"Big data" analytics have changed the way that data is collected, stored and utilized. Enormous amounts of innovation have gone into storing consumer data and turning it into business intelligence and insight.
While the technology astounds, it is still nascent, with little or no regulation surrounding its use. Questions of data privacy, information ethics and data ownership abound for users, but so far little has been done to address them.
This series seeks to define the ethical concerns in big data and data privacy, identify the state of the ethical debate, and offer advice on best practices and strategies going forward.
The difference between data analytics and privacy isn't well-defined. The dawn of big data analytics has blurred the line even more. The improvements in technology have raised security, ownership and privacy questions, not just for consumers, but also for businesses using analytics to serve customers. Despite the advances, data privacy policies are still sensitive subjects; questions about these topics tend to elicit little or no response. As privacy becomes a bigger deal for consumers, there are steps businesses can take to avoid entering into Orwellian territory.
Table of contents:
Data privacy and privacy policies are sensitive subjects, but done right, they may also create a competitive advantage.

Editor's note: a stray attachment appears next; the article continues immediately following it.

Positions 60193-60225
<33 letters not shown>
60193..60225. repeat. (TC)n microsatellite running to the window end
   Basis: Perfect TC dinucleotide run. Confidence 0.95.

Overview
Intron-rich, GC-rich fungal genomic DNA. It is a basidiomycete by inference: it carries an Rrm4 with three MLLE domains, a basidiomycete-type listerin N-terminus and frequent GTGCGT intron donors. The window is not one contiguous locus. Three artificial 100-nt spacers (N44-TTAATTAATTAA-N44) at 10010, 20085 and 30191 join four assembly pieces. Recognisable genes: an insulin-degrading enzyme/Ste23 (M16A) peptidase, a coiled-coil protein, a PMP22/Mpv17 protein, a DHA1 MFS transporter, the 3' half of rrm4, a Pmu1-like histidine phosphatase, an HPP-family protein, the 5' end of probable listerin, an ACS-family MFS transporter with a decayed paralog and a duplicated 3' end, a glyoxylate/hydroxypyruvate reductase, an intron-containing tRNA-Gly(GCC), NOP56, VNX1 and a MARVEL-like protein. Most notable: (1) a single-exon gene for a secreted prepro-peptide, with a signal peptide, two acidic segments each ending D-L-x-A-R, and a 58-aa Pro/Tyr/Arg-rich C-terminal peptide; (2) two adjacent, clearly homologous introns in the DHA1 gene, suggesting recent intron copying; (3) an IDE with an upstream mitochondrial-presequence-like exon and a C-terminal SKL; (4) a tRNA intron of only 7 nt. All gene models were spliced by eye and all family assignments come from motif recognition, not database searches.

Debating the ethics of ‘big data’ collection
Applications vendors have some soul-searching to do over their approach to 'big data' ethics and information privacy, according to experts.
Multinationals need to account for privacy in social plans
Different cultures view personal privacy matters differently. Multinationals wanting improved collaboration must plan enterprise social networks adoption carefully.
Governments questioning Google’s privacy policies
The EU is to tell Google to change the way it gathers information on users to reduce the risk of infringing on their privacy
Pressing privacy concerns for SaaS financial software vendors
The answers to these questions can help CFOs shake data privacy fears and feel more confident about moving financials to the cloud.
Handle with care: Manufacturers need to be careful with customer data
Manufacturers can learn a lot from personal customer data, but handling this sensitive information correctly is essential.